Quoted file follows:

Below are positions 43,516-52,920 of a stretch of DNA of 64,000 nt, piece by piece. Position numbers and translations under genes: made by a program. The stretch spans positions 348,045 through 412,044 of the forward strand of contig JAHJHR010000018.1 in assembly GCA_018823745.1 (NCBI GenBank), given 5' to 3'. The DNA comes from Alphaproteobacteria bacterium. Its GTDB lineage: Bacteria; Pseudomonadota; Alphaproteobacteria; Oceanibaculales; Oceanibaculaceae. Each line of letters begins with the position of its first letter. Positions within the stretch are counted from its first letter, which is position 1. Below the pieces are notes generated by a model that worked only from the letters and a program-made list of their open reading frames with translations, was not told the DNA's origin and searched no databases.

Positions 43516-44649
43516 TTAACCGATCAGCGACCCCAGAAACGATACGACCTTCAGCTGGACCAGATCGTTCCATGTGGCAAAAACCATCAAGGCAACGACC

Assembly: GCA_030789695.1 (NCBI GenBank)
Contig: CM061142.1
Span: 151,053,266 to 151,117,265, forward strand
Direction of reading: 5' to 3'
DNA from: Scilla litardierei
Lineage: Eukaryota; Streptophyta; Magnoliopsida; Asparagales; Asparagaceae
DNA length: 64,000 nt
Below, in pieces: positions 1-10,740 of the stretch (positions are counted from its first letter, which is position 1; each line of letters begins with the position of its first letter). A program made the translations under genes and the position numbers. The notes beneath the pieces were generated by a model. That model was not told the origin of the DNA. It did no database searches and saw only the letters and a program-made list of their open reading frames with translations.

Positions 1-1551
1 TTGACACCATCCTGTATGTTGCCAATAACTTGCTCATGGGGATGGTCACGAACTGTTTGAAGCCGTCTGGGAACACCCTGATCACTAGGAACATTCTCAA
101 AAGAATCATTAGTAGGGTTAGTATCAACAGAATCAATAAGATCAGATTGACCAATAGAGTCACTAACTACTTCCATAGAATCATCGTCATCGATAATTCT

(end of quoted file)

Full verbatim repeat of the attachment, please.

Below are positions 43,516-52,920 of a stretch of DNA of 64,000 nt, piece by piece. Position numbers and translations under genes: made by a program. The stretch spans positions 348,045 through 412,044 of the forward strand of contig JAHJHR010000018.1 in assembly GCA_018823745.1 (NCBI GenBank), given 5' to 3'. The DNA comes from Alphaproteobacteria bacterium. Its GTDB lineage: Bacteria; Pseudomonadota; Alphaproteobacteria; Oceanibaculales; Oceanibaculaceae. Each line of letters begins with the position of its first letter. Positions within the stretch are counted from its first letter, which is position 1. Below the pieces are notes generated by a model that worked only from the letters and a program-made list of their open reading frames with translations, was not told the DNA's origin and searched no databases.

Positions 43516-44649
43516 TTAACCGATCAGCGACCCCAGAAACGATACGACCTTCAGCTGGACCAGATCGTTCCATGTGGCAAAAACCATCAAGGCAACGACC

Assembly: GCA_030789695.1 (NCBI GenBank)
Contig: CM061142.1
Span: 151,053,266 to 151,117,265, forward strand
Direction of reading: 5' to 3'
DNA from: Scilla litardierei
Lineage: Eukaryota; Streptophyta; Magnoliopsida; Asparagales; Asparagaceae
DNA length: 64,000 nt
Below, in pieces: positions 1-10,740 of the stretch (positions are counted from its first letter, which is position 1; each line of letters begins with the position of its first letter). A program made the translations under genes and the position numbers. The notes beneath the pieces were generated by a model. That model was not told the origin of the DNA. It did no database searches and saw only the letters and a program-made list of their open reading frames with translations.

Positions 1-1551
1 TTGACACCATCCTGTATGTTGCCAATAACTTGCTCATGGGGATGGTCACGAACTGTTTGAAGCCGTCTGGGAACACCCTGATCACTAGGAACATTCTCAA
101 AAGAATCATTAGTAGGGTTAGTATCAACAGAATCAATAAGATCAGATTGACCAATAGAGTCACTAACTACTTCCATAGAATCATCGTCATCGATAATTCT